Alberta Minute: COVID Damage, Cancer Diagnoses, and a Miniscule Equalization Refund

Alberta Minute: COVID Damage, Cancer Diagnoses, and a Miniscule Equalization Refund

Alberta Minute - Your weekly one-minute summary of Alberta politics.


Alberta Legislature by IQRemix on Flickr


This Week In Alberta:

  • The Legislature is now adjourned for the Christmas break. It is expected to return in February though we won't have an exact date until closer to the time.

  • Committee meetings have also now concluded for the year, with the next meeting planned to be a meeting of the Standing Committee on Resource Stewardship on January 13th.

  • The province's vaccine roll-out is underway, with about 4,000 doses having been administered already, and another 25,000 expected to be given this week. The province's distribution plan is currently focused on health-care workers and those who work in long-term-care facilities.


Last Week In Alberta:

  • The number of daily new COVID-19 cases continue to drop across the province, although you wouldn't know it from the constant negative media coverage. In fact, new cases have been trending down since *before* the December lockdown, which was implemented just two weeks after the November restrictions - too soon to know if the previous restrictions had worked. If the trend continues, then the November restrictions were clearly sufficient to get cases under control, meaning the December lockdown was unnecessary and approximately 100,000 jobs have been lost and 30,000 businesses destroyed needlessly.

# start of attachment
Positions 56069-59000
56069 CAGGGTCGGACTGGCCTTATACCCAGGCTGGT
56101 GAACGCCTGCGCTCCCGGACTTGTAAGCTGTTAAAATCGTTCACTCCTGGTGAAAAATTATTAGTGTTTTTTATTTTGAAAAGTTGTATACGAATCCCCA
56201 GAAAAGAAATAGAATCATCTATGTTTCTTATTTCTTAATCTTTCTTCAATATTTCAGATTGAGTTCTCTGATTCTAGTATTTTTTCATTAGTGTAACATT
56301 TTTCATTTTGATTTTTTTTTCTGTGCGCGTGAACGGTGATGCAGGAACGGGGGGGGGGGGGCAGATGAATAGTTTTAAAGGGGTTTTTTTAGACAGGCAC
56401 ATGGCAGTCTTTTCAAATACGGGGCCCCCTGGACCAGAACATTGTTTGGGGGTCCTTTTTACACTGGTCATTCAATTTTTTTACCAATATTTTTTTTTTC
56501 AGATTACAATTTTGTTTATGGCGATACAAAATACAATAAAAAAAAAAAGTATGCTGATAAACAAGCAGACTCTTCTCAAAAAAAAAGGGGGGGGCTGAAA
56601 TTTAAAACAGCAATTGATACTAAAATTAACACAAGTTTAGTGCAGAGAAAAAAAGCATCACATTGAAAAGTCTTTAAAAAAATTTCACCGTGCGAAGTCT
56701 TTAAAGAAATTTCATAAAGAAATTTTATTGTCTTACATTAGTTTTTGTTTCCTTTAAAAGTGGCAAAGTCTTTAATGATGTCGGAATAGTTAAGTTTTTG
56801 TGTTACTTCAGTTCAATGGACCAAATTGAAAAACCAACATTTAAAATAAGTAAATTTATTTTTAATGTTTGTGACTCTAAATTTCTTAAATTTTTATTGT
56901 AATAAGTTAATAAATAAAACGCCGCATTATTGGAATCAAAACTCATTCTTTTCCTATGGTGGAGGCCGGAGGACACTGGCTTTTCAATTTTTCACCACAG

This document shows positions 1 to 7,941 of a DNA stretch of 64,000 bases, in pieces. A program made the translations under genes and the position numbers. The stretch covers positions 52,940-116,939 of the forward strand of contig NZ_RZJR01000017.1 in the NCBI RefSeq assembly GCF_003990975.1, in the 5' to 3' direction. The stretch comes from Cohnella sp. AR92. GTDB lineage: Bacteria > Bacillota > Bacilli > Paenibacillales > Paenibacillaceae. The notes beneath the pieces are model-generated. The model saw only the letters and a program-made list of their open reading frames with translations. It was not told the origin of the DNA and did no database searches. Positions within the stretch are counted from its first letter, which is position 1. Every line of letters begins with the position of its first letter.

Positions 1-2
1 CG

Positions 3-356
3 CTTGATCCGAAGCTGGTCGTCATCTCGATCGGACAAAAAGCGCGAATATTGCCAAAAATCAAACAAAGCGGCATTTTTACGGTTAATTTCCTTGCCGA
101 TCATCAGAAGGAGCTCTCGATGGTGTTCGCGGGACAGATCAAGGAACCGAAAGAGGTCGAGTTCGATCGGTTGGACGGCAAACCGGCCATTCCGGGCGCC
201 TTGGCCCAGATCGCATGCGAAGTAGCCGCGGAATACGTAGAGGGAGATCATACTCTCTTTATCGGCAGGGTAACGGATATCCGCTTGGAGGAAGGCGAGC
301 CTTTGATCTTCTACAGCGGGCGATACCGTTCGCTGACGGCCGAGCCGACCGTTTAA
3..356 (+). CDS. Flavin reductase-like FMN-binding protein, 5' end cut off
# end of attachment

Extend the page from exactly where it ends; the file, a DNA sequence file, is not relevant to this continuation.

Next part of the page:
• Meanwhile, cancer diagnoses in Alberta are down 20% this year. Of course, unfortunately, that isn't because fewer people have developed cancer this year, rather the pandemic has meant fewer people are getting tested and fewer cases are being caught early. AHS estimate that this figure represents nearly 1,900 undiagnosed cancer cases.

  • Finally, despite COVID and an oil price crash that has seen Alberta's resource revenues drop from $10 billion a year to just $1 billion this year, Alberta's typical $20 billion net contribution to confederation will reduce by only $3 billion to $17 billion. In response, Jason Kenney had asked for $7 billion and Ottawa has agreed to send Alberta an extra $0.2 billion, so for those keeping track, that's about 3%.





The Alberta Institute doesn't accept any government funding and never will. We think you should be free to choose, for yourself, which organizations to support. If you're in a position to contribute financially, you can make a donation here.



If you're not in a position to donate, we understand, but if you appreciate our work, you can help by spreading our message. Please forward this email to your friends, follow us on Facebook and Twitter, and help make sure every Albertan knows what's going on in our province.

Showing 1 comment

Please check your e-mail for a link to activate your account.
Secured Via NationBuilder
  • Alberta Institute
    published this page in News 2020-12-20 23:37:29 -0700